COVID surge has abated, but there’s no rest for weary ambulance crews as calls keep pouring in
HONOLULU (HawaiiNewsNow) - If you want to know how seriously ill COVID is making some patients, ask an ambulance crew.
In West Oahu, a third of all calls are from people sick with the virus and often EMS workers aren’t sure what they’re walking into.
“It’s been a year. It’s been a long year,” said paramedic Brent Shimabukuro.
Every shift, Honolulu EMS crews are left feeling drained.
“We’re still trying our best to get to everyone as fast as we can,” added paramedic Kameron Aceret.
It’s been one month since the peak of the pandemic’s latest surge and there’s been no relief.
- COVID surge strains Oahu’s EMS service, forcing some patients to wait for an ambulance
- EMS grapples with an increase in all types of 911 calls as it also sees more COVID cases
“Unfortunately at times we’re having people wait because of the call volume,” said Aceret. “There are just so many calls.”
That’s especially true for Oahu’s Waipio Unit.
“An average day. We kind of get pulled around a lot,” said Shimabukuro. “Kind of far places as well.”
Because of its central location, crews that work in the unit are often called on to help when the ambulance closest to an emergency has already been dispatched somewhere else.
“We are stretched thin,” Shimabukuro said.
On a recent shift, the Waipio unit responded to Kapolei, Kalihi, Waipahu ― even Nanakuli. Criss-crossing the island, covering upwards of 150 miles. And taking nearly a half hour to reach the most distant emergency.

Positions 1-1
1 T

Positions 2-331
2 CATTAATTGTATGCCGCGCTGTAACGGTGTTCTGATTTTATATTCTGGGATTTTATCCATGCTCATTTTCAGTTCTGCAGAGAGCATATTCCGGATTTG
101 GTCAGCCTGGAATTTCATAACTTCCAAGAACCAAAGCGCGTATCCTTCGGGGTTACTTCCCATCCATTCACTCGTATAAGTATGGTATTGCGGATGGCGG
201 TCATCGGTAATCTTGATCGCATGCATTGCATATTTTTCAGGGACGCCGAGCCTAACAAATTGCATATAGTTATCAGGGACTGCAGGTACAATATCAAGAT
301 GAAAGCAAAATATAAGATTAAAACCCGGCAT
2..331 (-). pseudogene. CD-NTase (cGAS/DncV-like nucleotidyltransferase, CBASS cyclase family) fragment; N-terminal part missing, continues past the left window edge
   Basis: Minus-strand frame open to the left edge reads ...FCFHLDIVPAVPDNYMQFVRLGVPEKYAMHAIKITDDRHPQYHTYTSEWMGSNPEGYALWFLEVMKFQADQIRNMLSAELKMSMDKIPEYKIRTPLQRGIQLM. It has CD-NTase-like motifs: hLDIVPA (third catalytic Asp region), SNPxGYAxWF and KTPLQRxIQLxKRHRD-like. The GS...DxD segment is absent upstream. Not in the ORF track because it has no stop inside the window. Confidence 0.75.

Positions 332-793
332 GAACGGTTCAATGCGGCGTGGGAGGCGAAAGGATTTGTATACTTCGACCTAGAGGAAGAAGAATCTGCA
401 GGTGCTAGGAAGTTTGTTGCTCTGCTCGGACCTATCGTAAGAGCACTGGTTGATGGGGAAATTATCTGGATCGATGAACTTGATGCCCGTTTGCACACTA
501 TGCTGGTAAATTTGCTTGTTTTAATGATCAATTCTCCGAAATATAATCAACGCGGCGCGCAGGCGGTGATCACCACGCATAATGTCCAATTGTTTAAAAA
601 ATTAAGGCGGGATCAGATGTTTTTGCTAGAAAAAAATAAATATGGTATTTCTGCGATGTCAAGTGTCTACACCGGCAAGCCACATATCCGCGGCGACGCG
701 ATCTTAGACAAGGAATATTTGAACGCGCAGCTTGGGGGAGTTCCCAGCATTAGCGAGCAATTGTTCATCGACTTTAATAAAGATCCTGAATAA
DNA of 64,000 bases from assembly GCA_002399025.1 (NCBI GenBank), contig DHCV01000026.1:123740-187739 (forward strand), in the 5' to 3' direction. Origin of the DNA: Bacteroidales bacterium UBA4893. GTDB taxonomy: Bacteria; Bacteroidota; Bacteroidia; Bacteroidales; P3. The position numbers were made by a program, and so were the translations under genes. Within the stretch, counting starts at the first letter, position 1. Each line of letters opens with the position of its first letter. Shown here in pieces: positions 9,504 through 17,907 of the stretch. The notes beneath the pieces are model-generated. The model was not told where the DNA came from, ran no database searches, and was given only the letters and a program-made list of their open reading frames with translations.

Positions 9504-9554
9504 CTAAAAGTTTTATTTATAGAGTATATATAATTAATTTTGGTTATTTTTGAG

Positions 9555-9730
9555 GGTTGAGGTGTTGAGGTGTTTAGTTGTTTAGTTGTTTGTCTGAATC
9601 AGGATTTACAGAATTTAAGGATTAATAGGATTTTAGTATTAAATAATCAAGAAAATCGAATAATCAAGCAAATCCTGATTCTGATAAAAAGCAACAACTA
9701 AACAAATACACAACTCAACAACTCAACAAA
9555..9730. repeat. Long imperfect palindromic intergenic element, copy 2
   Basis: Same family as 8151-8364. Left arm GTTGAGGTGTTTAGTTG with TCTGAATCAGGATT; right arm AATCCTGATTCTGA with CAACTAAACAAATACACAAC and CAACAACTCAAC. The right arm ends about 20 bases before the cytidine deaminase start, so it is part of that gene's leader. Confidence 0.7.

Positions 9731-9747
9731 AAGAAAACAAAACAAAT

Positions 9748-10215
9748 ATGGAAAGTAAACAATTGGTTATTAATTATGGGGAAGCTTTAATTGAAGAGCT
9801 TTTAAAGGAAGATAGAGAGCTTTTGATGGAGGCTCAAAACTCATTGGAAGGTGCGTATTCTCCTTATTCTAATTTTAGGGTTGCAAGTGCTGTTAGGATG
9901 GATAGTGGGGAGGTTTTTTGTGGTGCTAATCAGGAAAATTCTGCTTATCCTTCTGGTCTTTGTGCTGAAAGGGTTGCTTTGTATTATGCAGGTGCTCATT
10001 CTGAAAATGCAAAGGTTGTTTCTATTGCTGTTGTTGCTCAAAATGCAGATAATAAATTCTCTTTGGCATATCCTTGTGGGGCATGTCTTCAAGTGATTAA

“In town there’s a lot more variety of calls,” Aceret said.
But in Leeward Oahu, “I would say one out of three is a COVID positive patient.”
While the state’s daily COVID case counts are dropping the virus continues to ravage many west side communities.
“The thing that I’m noticing now as opposed to last year is people’s body language,” Shimabukuro said.
“The ones that kind of have a good idea they’re positive. The majority are unvaccinated. Then it’s just kind of a weird silence. They’re very short with their answers.
“I don’t know if it’s either regret or realization like ‘Oh, OK, this is something real.”
These days, crews are also responding to an increasing number of trauma cases.
With lockdowns a thing of the past, traffic accidents along with other every day medical emergencies are happening much more often.
“It is more strenuous,” said Aceret.
All total, Honolulu EMS was dispatched to more than 8,300 calls last month. That’s up more than 20% compared to September 2020 ― during the height of Hawaii’s first surge.
The figure number even tops pre-pandemic call volume, by several hundred emergencies a month.
The demand means some calls don’t get answered quickly.
“There are days where I see calls stacking up in the que,” Aceret said.
On top of that, hospital emergency rooms are still packed, which means crews can’t always get patients to the closest ER.
“It does have an impact on our transportation times,” said Aceret. “And the priority of where we’re putting the patients.”
They’re asking the community for patience and say while things may seem like they’re getting back to normal ― we’re not there yet.
“We’re still in it,” Shimabukuro. “But we’re making it work. We’ll be there for you folks. We just ask you guys to be safe.”
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